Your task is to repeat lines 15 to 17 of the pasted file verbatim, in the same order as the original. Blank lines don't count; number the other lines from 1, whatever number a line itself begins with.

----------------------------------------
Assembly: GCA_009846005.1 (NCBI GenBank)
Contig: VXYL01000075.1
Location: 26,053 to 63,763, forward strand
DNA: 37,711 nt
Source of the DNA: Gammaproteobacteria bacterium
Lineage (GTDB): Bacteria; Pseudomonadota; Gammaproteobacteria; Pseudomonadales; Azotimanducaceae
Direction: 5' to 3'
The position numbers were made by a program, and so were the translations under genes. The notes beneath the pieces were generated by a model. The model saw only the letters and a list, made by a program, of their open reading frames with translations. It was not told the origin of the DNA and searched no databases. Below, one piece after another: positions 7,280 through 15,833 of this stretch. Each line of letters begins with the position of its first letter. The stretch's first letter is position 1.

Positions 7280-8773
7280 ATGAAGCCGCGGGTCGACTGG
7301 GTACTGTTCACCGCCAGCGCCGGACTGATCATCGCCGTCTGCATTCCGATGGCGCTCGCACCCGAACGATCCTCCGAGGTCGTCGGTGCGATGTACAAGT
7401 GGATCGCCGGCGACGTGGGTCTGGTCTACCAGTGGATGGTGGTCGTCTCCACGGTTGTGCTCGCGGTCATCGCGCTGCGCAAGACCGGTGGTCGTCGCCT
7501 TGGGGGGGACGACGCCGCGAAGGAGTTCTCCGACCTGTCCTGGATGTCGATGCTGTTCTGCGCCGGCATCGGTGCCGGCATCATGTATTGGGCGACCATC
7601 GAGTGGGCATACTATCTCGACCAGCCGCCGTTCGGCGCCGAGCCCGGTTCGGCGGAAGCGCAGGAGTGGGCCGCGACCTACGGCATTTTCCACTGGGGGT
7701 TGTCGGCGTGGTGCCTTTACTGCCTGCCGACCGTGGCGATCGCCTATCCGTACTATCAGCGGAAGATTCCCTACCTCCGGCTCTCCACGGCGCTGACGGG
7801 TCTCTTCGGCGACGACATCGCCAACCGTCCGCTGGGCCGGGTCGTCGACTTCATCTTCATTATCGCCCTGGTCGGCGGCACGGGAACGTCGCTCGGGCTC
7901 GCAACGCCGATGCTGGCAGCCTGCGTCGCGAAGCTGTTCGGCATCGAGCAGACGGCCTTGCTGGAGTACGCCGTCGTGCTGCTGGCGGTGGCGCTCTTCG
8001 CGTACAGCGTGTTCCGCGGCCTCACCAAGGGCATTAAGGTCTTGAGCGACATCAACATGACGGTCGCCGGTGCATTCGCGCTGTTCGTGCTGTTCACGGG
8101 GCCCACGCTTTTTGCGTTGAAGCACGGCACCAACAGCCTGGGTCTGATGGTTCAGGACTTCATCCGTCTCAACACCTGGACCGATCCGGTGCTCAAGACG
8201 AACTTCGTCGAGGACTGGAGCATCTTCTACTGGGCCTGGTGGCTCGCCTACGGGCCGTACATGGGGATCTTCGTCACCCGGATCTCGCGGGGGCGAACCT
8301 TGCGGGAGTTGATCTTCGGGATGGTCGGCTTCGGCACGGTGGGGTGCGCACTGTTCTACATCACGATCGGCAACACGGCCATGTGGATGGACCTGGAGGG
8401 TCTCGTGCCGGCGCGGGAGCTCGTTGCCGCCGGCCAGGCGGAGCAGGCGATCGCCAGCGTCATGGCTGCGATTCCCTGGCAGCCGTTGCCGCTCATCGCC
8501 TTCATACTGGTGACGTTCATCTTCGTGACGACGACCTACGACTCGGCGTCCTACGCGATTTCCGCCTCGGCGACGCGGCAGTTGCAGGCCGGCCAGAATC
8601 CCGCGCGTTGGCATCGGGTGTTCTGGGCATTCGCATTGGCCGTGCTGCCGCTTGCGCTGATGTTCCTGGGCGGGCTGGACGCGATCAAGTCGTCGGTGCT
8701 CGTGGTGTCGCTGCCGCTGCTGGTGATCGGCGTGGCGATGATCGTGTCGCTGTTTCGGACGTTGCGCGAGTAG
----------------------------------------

7701 TGTCGGCGTGGTGCCTTTACTGCCTGCCGACCGTGGCGATCGCCTATCCGTACTATCAGCGGAAGATTCCCTACCTCCGGCTCTCCACGGCGCTGACGGG
7801 TCTCTTCGGCGACGACATCGCCAACCGTCCGCTGGGCCGGGTCGTCGACTTCATCTTCATTATCGCCCTGGTCGGCGGCACGGGAACGTCGCTCGGGCTC
7901 GCAACGCCGATGCTGGCAGCCTGCGTCGCGAAGCTGTTCGGCATCGAGCAGACGGCCTTGCTGGAGTACGCCGTCGTGCTGCTGGCGGTGGCGCTCTTCG